Domestic Violence and the Workplace

Signs of Abuse

How to Help

JBWS Services

Signs of Abuse:

Domestic violence does not always present in the same way for every person. However, there are a few signs of how domestic violence may interfere with a person's job performance, productivity, and more below. 

Change in Job Performance

A person experiencing domestic violence may struggle to concentrate at work. Their productivity level and quality of work may suddenly decrease or they might show an inconsistent quality of work. 

Partner Frequently Visits Workplace

While partners may visit each other at work from to time, this becomes a sign of abuse if the visits become increasingly frequent, unplanned, and disruptive to a person's work day. It's important to note that this sign of abuse extends to both current and former partners and spouses. 

Unusual Clothing or Make Up Choices

To hide bruises or other injuries, a person experiencing abuse may wear clothing that does not match the season such as turtlenecks and long sleeves in the middle of summer or sunglasses while indoors. Additionally, a person experiencing abuse may also wear unusually heavy make up. 

Excessive Phone Usage 

A person using abuse may attempt to control their partner by calling or texting them an unusual number of times throughout the day. The person experiencing abuse may feel obligated to answer these calls or texts out of fear of their partner's reaction. 

Lateness, Absenteeism, or Leaving Early

In an attempt to sabotage their partner's career, a person using abuse may hide their partner's keys or disrupt their morning routine to make them late to work. They may demand their partner leave work early or refuse to let them go to work at all. Often times, this is done to keep the victim financially reliant upon the partner using abuse. 

Isolation and Mental Health Issues

There may be restrictions placed upon a person experiencing abuse so they may not be allowed to make friends with their coworkers, may not be allowed to go to team building events, or be unusually quiet. They may struggle from signs of anxiety, depression, suicidal thinking, or exhibit frequent tearfulness. 

"I never knew that abuse could be that bad or how to help someone experiencing abuse [before JBWS]”

-Community member

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When You Suspect Abuse - Concern

How To Help: 

Education: An easy and effective way to help people experiencing domestic violence is to simply start talking about it. Host lunch and learns about the topic, invite members of JBWS to your office for domestic violence workshops, have signage in the bathroom about domestic violence resources, and provide information on domestic violence in your employee handbook, portal, website, or other accessible area. Find downloadable and shareable content about domestic violence here:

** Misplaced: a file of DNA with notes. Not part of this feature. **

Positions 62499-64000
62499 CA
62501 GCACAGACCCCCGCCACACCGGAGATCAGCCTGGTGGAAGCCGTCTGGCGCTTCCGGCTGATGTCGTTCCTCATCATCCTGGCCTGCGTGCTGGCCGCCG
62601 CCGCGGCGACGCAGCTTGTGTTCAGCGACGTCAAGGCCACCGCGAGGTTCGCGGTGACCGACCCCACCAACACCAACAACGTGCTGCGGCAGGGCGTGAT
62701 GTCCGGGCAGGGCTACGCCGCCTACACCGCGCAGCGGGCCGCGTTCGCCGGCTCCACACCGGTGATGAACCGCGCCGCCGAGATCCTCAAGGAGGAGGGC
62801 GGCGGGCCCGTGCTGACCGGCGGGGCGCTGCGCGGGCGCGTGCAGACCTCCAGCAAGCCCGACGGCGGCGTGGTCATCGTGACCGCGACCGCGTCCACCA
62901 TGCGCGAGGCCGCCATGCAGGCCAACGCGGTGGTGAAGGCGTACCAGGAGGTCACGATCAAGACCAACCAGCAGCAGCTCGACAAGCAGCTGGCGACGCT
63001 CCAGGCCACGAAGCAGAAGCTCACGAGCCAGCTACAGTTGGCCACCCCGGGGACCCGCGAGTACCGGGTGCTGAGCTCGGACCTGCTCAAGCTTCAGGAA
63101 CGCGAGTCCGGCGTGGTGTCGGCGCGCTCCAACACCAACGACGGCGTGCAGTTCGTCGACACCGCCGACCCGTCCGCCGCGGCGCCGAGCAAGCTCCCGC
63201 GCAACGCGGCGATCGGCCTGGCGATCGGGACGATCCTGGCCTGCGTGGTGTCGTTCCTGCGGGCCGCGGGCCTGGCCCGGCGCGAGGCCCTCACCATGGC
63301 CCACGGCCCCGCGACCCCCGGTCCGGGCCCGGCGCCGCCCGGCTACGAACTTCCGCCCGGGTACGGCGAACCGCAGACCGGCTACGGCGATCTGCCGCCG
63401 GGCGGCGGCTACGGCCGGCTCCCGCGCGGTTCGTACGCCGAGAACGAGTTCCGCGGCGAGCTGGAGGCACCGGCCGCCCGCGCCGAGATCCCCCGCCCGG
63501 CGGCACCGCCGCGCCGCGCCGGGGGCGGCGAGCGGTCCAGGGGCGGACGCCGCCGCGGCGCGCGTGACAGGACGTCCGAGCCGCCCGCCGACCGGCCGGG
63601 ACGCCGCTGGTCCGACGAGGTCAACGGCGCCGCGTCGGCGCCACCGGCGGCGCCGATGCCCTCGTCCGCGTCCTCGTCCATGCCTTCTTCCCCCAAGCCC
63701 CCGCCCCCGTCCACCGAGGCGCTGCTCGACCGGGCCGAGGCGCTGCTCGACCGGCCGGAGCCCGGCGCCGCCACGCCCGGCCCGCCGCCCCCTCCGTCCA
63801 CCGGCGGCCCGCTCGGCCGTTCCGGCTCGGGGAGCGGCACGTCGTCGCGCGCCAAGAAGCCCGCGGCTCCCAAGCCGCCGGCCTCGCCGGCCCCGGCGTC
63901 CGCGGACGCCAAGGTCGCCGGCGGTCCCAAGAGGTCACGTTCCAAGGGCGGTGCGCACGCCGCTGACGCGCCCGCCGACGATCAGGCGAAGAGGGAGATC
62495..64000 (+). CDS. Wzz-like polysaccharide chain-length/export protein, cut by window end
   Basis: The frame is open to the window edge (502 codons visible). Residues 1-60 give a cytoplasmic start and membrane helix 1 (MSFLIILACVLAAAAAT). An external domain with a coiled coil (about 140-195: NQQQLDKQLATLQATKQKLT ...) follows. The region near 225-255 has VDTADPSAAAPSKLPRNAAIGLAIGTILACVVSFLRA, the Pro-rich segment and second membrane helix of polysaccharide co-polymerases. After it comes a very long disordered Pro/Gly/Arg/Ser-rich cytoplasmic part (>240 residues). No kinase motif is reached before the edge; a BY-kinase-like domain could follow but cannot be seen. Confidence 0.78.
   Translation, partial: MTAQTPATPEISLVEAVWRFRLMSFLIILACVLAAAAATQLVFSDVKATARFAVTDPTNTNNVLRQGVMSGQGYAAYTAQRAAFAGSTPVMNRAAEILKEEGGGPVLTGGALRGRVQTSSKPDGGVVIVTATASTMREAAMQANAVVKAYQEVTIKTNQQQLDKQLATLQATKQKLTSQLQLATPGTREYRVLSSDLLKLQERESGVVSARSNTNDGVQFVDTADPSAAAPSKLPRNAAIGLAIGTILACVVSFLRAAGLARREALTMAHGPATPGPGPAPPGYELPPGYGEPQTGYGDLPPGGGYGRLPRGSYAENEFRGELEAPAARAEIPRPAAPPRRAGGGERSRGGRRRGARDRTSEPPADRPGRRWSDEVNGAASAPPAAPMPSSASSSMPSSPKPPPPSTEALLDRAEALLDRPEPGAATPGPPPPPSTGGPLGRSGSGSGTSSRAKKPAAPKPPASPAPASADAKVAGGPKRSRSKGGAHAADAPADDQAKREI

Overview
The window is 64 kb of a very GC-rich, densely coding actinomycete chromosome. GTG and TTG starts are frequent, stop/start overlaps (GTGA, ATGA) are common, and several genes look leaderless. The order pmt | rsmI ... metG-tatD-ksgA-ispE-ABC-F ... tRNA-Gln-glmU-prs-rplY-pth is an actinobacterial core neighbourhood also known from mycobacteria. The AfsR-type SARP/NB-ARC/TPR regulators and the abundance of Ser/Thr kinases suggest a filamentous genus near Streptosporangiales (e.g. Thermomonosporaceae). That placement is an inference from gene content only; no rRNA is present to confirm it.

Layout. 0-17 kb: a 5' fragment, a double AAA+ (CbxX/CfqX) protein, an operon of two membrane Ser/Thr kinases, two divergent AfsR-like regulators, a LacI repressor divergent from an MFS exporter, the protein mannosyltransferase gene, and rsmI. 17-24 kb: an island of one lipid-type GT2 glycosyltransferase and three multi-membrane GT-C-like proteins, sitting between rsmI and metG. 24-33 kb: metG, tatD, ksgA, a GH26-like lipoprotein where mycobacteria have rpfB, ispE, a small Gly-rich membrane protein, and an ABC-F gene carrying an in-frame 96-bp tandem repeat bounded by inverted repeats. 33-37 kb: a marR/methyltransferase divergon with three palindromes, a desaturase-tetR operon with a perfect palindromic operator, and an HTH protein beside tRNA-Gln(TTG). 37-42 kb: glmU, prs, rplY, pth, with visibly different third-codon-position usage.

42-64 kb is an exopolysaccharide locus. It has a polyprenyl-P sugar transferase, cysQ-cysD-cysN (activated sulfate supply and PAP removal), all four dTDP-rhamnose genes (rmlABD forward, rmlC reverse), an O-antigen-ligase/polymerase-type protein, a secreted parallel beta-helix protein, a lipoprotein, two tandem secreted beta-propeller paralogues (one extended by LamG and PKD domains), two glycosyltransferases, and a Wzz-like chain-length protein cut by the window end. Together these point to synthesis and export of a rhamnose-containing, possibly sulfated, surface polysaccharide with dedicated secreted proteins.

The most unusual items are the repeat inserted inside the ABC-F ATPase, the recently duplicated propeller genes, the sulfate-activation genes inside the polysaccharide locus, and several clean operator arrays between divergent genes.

How to Express CONCERN: When you suspect that someone is experiencing abuse, follow these steps. Step One: Become educated about domestic violence and the numerous forms of abuse. Step Two: Show CONCERN


Concern: Open the conversation with "I'm concerned about you" Don't begin by criticizing the relationship. 


Observations: Be clear and specific about what you saw and how it made you feel.


No One Deserves Abuse: There is no excuse for hurting another person emotionally, verbally, sexually, or physically. The person using abuse is solely responsible for their actions.


Confidentiality: Let your friend know that you respect their need for privacy and confidentiality. The decision to stay with a partner or seek help is up to them. 


Empathize: Don't judge your friend. Empathize with the complexity of feelings that you can have in a relationship. 


R U Safe?: Safety has to be a critical concern anytime you suspect abuse. Let them know the warning signs of the potential escalation of abuse. 


Naming the Problem: as unhealthy or abusive can help direct them to the most appropriate resources. 


Step Three: Make a referral 



How is JBWS helping: 

JBWS provides Safety, Support, and Solutions to people impacted by domestic violence. Learn more about all of JBWS' services here.


Safety: JBWS offers safety to victims of domestic violence through our confidential 24-Hour Helpline at 1.877.R.U.ABUSED (where callers can call in anonymously and ask for support), our Crisis Response Team (that responds to police stations and hospitals after an incidence of abuse occurs to provide vital resources), our residential programs (including our Emergency Safe House and Transitional Living program), and our legal advocacy services.


Support:  People experiencing abuse find support at JBWS through our adult counseling groups, trauma focused cognitive behavioral therapy for children, and our Morris Family Justice Center (MFJC) that provides provides supportive services and legal resources to clients through a collaboration of partner agencies in one location.


Solutions: To prevent domestic violence at its source, JBWS offers several solutions to abuse. We have the Dating Abuse Prevention Program, designed to teach healthy relationships to teenagers, community education programming, and professional training opportunities. Additionally, we offer services to people who have used abuse or caused harm in their relationships through JBWS' Jersey Center for Non-Violence (JCNV). JCNV offers confidential group counseling services for people to examine their use of control, force, and/or abuse within intimate relationships and to learn healthy alternatives. Click here to learn how you can express CONCERN for someone you suspect is causing harm to their partner. 


If you recognize any abusive or controlling behaviors in yourself, then JBWS can help: or 973-539-7801